Communities urged to help manage province's budget

Wednesday, April 6, 2011

Durban - Communities in KwaZulu-Natal, which were asked to give their input into the provincial budget, have now been urged to help manage the province's financial plans.

This request was made by MEC for Finance Ina Cronje who embarked on a post-budget roadshow this week. The outreach programme seeks to inform and educate people about the provincial budget and its priorities as well get them involved in governance.

Business, political leaders and communities in Greytown and Msinga were requested to report financial ill-discipline and corruption committed by government officials and those who do business with the state.

Cronje said she wanted people to check if the money was being spent on what it is supposed to be spent on - improving health and education, ensuring rural development, fighting crime and corruption and creating jobs.

"We want you to hold us, government accountable. To the business people that work with government, we want them to give us quality that we pay for. Unfortunately, some of them over-quote and render poor service because they want to be rich overnight. They charge us for a Rolls Royce and deliver a wheel barrow. Government is not a cash cow," Cronje said.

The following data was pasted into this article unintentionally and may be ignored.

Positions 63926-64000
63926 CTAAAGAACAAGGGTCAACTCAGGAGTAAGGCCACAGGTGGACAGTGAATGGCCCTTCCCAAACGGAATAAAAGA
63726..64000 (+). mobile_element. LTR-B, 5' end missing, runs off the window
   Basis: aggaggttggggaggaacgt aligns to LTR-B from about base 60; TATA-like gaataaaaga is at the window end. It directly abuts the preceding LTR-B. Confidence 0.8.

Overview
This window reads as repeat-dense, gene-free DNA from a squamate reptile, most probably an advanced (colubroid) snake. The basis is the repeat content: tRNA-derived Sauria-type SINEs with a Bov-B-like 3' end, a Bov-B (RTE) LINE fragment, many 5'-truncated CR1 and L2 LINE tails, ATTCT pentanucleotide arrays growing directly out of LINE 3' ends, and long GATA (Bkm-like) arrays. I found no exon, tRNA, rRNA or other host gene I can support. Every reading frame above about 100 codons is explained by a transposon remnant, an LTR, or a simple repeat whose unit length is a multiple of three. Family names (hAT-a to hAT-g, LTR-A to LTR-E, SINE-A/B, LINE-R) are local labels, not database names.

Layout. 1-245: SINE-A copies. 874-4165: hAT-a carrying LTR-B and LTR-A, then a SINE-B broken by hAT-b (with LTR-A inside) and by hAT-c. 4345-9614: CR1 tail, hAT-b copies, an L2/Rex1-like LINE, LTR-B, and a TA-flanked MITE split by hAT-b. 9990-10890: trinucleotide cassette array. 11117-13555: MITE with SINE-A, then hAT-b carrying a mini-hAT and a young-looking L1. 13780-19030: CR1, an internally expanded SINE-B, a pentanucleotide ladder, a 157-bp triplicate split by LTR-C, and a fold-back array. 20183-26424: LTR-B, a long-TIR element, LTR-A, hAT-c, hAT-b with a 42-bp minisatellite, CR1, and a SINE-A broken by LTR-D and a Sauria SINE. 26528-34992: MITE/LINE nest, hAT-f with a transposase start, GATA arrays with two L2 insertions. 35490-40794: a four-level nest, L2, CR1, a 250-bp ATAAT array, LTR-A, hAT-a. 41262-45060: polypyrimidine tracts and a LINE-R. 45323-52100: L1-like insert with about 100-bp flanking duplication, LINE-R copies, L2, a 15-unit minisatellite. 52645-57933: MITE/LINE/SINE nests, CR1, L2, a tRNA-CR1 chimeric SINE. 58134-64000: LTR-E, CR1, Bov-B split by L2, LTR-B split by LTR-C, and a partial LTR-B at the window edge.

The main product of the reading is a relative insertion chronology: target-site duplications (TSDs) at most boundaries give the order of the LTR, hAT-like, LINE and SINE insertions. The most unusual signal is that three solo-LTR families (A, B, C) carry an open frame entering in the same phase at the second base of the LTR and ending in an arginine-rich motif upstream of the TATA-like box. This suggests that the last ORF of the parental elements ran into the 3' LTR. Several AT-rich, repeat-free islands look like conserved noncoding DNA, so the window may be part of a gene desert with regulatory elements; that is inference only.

Head of Treasury, Simiso Magagula explained that the purpose of the visit was to unpack in detail the budget speech which was tabled at the provincial legislature last month. 

He said it was important to engage communities on the budget as it contained facts to key priorities such as job creation as emphasised by President Jacob Zuma in the State of the Nation Address earlier this year.

"The business sector must work with government to create jobs at a bigger scale. But we also want input from everyone which will be considered when putting together the next budget," said Magagula.

People at the event told the MEC and her team that there was a need for government to organise more outreach programmes to educate communities about the budget so that there can be a decrease in service delivery protests.

They also felt that since the country was moving towards implementing NHI (National Health Insurance), rural communities must be given more information on this new health scheme and how it impacts on the budget.

Msinga resident, Welcome Mhlambo, said people in his area needed to be uplifted through doing more business with government. - BuaNews